13. Stress Management

    MedlinePlus

    ... Awards Healthy Workplace Food and Beverage Toolkit Stress Management Banner 1 - To Stress or Not to Stress - ... Decide But We Can Help What Is Stress Management? Banner 2 - Stress Continuum Graphic Banner Live life ...

  14. Mindfulness-Based Interventions in Counseling

    ERIC Educational Resources Information Center

    Brown, Amanda P.; Marquis, Andre; Guiffrida, Douglas A.

    2013-01-01

    Mindfulness is a relatively new construct in counseling that is rapidly gaining interest as it is applied to people struggling with a myriad of problems. Research has consistently demonstrated that counseling interventions using mindfulness improve well-being and reduce psychopathology. This article provides a detailed definition of mindfulness,…

  15. Can we respond mindfully to distressing voices? A systematic review of evidence for engagement, acceptability, effectiveness and mechanisms of change for mindfulness-based interventions for people distressed by hearing voices

    PubMed Central

    Strauss, Clara; Thomas, Neil; Hayward, Mark

    2015-01-01

    Adapted mindfulness-based interventions (MBIs) could be of benefit for people distressed by hearing voices. This paper presents a systematic review of studies exploring this possibility and we ask five questions: (1) Is trait mindfulness associated with reduced distress and disturbance in relation to hearing voices? (2) Are MBIs feasible for people distressed by hearing voices? (3) Are MBIs acceptable and safe for people distressed by hearing voices? (4) Are MBIs effective at reducing distress and disturbance in people distressed by hearing voices? (5) If effective, what are the mechanisms of change through which MBIs for distressing voices work? Fifteen studies were identified through a systematic search (n = 479). In relation to the five review questions: (1) data from cross-sectional studies showed an association between trait mindfulness and distress and disturbance in relation to hearing voices; (2) evidence from qualitative studies suggested that people distressed by hearing voices could engage meaningfully in mindfulness practice; (3) MBIs were seen as acceptable and safe; (4) there were no adequately powered RCTs allowing conclusions about effectiveness to be drawn; and (5) it was not possible to draw on robust empirical data to comment on potential mechanisms of change although findings from the qualitative studies identified three potential change processes; (i) reorientation of attention; (ii) decentring; and (iii) acceptance of voices. This review provided evidence that MBIs are engaging, acceptable, and safe. Evidence for effectiveness in reducing distress and disturbance is lacking however. We call for funding for adequately powered RCTs that will allow questions of effectiveness, maintenance of effects, mechanisms of change and moderators of outcome to be definitively addressed. PMID:26321980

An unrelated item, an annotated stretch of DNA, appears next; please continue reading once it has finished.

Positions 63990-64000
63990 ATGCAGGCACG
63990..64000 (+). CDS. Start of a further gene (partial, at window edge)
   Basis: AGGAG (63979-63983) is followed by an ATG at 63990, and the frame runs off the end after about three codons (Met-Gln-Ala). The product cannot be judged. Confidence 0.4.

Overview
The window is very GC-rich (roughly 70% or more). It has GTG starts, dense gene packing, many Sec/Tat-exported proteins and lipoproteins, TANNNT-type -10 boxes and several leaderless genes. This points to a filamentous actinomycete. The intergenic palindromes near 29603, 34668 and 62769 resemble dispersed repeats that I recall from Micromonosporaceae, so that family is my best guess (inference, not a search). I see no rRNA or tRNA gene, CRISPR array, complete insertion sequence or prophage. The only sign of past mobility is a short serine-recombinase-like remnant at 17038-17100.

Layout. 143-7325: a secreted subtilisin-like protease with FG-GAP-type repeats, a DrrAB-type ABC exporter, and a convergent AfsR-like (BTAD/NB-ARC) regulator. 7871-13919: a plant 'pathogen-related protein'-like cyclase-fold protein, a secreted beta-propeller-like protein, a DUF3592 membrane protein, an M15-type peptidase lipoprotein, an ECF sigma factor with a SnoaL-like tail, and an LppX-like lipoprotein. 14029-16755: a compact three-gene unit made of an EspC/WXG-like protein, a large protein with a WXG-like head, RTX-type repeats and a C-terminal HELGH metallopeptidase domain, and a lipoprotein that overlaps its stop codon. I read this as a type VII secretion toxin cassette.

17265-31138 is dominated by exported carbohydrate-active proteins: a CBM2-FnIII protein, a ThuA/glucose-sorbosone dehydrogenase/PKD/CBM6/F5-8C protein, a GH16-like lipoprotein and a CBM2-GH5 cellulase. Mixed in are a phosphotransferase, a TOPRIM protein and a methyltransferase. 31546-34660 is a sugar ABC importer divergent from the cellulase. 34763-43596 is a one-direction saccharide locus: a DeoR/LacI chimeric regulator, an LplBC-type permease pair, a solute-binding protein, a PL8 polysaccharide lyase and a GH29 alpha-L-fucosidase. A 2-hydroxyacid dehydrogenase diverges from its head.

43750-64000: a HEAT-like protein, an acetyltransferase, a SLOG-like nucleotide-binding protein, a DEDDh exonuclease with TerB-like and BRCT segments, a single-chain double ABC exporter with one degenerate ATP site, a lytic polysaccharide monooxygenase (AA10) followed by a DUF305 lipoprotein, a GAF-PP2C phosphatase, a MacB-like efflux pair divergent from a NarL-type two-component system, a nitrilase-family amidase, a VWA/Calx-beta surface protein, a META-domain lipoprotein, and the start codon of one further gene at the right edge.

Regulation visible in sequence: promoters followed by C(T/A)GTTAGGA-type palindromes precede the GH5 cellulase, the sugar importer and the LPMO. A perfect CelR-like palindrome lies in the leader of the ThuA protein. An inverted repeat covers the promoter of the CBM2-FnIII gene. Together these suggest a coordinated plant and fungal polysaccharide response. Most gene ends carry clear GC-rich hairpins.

16. Can we respond mindfully to distressing voices? A systematic review of evidence for engagement, acceptability, effectiveness and mechanisms of change for mindfulness-based interventions for people distressed by hearing voices.

    PubMed

    Strauss, Clara; Thomas, Neil; Hayward, Mark

    2015-01-01

    Adapted mindfulness-based interventions (MBIs) could be of benefit for people distressed by hearing voices. This paper presents a systematic review of studies exploring this possibility and we ask five questions: (1) Is trait mindfulness associated with reduced distress and disturbance in relation to hearing voices? (2) Are MBIs feasible for people distressed by hearing voices? (3) Are MBIs acceptable and safe for people distressed by hearing voices? (4) Are MBIs effective at reducing distress and disturbance in people distressed by hearing voices? (5) If effective, what are the mechanisms of change through which MBIs for distressing voices work? Fifteen studies were identified through a systematic search (n = 479). In relation to the five review questions: (1) data from cross-sectional studies showed an association between trait mindfulness and distress and disturbance in relation to hearing voices; (2) evidence from qualitative studies suggested that people distressed by hearing voices could engage meaningfully in mindfulness practice; (3) MBIs were seen as acceptable and safe; (4) there were no adequately powered RCTs allowing conclusions about effectiveness to be drawn; and (5) it was not possible to draw on robust empirical data to comment on potential mechanisms of change although findings from the qualitative studies identified three potential change processes; (i) reorientation of attention; (ii) decentring; and (iii) acceptance of voices. This review provided evidence that MBIs are engaging, acceptable, and safe. Evidence for effectiveness in reducing distress and disturbance is lacking however. We call for funding for adequately powered RCTs that will allow questions of effectiveness, maintenance of effects, mechanisms of change and moderators of outcome to be definitively addressed. PMID:26321980